Did the winter caught you unprepared? Snow has fallen and your kids want their sleds immediately! If you want, you can clean the driveway and try to battle your way through to the nearest store and spend over 100$ for a decent wooden snow sled or you can buy cheap plastic one which your kid will brake in one hour. We can all agree that there is no need to do either of this if you plan ahead or if you have spare wood and some tools in your garage.
The basic DIY snow sled can be made easier than you expected. If you have a little experience with tools basic DIY snow sled can be finished in couple of hours. This design for DIY sled is basic with no decorations and no fine finishing but their advantage is that they can be delivered to your kids in the matter of hours while making classic design snow sleds require a few days and lot of knowledge and equipment.
First we will provide you with the plans and measurements so you get familiar with the scale of the project. The dimensions can be adjusted if you want a bigger sled but we advise you to keep the scale because you may end up with unproportioned sled.
First you must cut the runners of the sled with jigsaw. The runners of the sled were cut from 25mm thick timber or plywood. The height of the skis was 150mm and the length 750mm. Ideally a 1m length would have made a better proportioned sled but this as all that was available at the moment. The front was radiused and the notch cut to hold the driver’s feet.
After that two cross pieces were cut to set the outside of the runners about 40 cm apart. The rear cross brace was flush with the top and front one placed randomly near the front but not too low down. The braces were held in place with two inch wood screws in each end. We advise you to first drill the holes a size smaller than the screws because it will be easier to screw.
The top deck was made from six 50 x 75mm timber planks. The length of the planks were cut to just overhang the side of the sledge frame slightly. Each plank was drilled and held in place with flat headed two inch wood screws tightened so the heads pulled flush. This is important because heads of the screws can couse injuries while sledging.
To complete the runners metal skids were screwed in underneath. The skids were made from 2 x 20mm steel strips, but aluminium could also be used. Screws were fully countersunk into the steel and were spaced about 8 cm apart. The front screw was secured first and then the strip was held with a clamp whilst the steel was bent round the wooden runner and screwed in place. After the skids are mounted use high grit sandpaper to smooth the surface as much as you can because smoother surface means faster sled.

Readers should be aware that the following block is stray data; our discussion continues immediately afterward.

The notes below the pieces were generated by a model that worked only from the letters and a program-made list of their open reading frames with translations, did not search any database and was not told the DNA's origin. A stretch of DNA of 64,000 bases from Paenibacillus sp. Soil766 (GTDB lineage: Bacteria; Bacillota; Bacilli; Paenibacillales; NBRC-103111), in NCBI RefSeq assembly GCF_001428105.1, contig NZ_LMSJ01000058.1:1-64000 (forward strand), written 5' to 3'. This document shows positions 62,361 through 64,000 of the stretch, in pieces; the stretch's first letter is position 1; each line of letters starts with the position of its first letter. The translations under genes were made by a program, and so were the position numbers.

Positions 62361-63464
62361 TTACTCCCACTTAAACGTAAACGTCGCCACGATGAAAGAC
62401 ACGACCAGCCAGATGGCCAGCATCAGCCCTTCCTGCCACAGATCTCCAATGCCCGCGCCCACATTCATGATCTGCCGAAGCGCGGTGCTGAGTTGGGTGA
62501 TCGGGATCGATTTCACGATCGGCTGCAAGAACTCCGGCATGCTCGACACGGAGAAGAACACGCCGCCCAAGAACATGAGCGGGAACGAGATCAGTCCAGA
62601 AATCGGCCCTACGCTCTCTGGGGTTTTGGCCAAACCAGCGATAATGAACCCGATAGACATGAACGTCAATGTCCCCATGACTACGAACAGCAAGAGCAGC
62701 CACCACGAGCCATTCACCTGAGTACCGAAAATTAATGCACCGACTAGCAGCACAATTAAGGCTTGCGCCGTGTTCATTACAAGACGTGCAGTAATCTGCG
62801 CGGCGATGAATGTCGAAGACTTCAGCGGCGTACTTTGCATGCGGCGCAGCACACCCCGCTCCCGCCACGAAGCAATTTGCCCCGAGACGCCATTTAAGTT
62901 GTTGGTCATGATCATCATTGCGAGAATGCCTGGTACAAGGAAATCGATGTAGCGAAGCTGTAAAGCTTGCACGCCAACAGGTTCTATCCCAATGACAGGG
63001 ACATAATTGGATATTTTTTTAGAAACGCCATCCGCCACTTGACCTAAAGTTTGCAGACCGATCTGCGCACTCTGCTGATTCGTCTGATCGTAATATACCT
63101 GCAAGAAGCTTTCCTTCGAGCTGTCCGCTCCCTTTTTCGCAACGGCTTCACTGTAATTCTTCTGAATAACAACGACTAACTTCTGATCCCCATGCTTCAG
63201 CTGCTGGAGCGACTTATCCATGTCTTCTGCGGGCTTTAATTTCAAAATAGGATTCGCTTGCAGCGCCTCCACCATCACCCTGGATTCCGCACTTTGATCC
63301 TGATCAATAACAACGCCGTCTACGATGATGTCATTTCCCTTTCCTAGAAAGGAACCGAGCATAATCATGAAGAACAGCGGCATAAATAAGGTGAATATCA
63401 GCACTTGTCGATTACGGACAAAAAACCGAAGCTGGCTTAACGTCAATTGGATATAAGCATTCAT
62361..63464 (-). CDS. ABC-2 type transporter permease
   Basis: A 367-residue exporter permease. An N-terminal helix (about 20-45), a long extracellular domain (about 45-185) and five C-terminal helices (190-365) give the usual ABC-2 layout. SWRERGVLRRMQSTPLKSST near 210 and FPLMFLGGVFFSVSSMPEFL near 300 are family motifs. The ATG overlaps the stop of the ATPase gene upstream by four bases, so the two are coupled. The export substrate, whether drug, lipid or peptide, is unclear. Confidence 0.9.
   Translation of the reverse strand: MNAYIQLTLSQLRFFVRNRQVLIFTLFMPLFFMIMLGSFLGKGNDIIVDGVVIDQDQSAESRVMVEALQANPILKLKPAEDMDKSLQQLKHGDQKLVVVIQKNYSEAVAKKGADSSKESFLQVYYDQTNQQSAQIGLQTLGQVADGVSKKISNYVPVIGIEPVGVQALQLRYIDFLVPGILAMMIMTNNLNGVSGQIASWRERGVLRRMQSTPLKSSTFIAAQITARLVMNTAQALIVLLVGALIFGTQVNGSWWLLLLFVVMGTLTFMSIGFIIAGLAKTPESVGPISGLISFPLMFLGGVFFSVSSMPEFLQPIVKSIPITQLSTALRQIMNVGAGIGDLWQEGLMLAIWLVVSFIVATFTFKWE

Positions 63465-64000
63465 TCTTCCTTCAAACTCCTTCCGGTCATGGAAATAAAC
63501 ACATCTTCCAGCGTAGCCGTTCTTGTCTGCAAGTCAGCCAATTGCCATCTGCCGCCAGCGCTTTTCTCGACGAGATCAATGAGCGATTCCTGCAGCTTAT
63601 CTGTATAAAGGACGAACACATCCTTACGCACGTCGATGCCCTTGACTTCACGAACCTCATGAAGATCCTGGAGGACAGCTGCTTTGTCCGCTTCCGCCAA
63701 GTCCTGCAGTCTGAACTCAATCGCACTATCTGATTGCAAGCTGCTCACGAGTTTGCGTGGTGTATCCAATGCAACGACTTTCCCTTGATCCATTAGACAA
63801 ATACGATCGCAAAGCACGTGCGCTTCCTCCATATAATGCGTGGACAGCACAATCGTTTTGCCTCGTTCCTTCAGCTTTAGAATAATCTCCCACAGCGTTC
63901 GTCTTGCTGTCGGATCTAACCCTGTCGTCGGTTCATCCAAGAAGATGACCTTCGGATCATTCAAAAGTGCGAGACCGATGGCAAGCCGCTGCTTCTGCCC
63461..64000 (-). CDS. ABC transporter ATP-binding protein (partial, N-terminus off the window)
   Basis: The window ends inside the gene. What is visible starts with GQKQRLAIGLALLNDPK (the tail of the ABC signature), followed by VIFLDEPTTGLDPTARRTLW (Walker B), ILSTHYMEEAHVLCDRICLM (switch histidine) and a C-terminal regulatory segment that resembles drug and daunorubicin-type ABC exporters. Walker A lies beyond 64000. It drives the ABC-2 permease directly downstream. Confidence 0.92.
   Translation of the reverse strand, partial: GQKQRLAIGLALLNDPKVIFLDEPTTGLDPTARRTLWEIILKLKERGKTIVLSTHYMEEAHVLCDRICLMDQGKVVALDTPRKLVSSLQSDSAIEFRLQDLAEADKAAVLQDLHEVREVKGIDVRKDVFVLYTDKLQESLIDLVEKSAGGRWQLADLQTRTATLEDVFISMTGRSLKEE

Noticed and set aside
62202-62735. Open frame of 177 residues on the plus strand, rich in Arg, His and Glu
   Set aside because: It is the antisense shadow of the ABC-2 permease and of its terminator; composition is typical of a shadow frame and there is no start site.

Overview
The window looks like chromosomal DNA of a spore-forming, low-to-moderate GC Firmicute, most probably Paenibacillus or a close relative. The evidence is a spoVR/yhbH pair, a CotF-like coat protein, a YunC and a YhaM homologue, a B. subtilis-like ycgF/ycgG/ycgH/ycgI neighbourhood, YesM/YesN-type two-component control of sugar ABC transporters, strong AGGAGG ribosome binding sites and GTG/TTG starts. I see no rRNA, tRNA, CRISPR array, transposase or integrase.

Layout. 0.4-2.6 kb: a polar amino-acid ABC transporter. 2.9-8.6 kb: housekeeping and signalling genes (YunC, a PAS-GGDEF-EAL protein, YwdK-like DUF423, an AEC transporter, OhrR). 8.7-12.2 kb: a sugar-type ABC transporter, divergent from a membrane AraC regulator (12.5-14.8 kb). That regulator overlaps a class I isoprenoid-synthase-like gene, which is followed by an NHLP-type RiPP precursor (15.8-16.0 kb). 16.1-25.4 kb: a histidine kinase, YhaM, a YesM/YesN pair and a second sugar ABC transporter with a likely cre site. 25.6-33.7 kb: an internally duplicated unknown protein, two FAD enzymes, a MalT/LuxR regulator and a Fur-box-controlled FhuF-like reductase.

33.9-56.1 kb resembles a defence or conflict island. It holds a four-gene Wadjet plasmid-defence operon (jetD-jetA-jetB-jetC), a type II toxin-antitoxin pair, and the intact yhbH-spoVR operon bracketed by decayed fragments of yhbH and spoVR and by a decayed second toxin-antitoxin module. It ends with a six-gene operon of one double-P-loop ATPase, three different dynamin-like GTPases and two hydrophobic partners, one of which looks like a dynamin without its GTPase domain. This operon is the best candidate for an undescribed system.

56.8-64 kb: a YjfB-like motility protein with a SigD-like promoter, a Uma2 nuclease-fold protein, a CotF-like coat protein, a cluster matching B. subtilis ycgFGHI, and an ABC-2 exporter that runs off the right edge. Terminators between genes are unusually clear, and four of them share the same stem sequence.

The handle (optional) was an 18mm piece of wooden dowel but a piece of pipe or a broom handle could also be used. The blocks on each end were 75mm tall and 40mm square. They were drilled with a flat bit to suit the handle and then the blocks were screwed onto the deck.
To finish the sled, each runner was drilled at the front to take a 2m length of rope, held at each end with a bow-line hitch. After that you may want to paint the sleds with wood paint but that is an option if you planned ahead an finished the sled before the first snow.
If you want a bigger sled for two or more kids just make a longer chassis and deck accordingly. Also you can tweak the design to make more decorated sleds if you have the spare time but this design is for building DIY snow sled in just a few hours time.
As you can see, you don’t need professional tools and a lot of woodworking experience to make yours DIY snow sled. You can use whatever you have at your home and still make your kid the fastest sled in the street.
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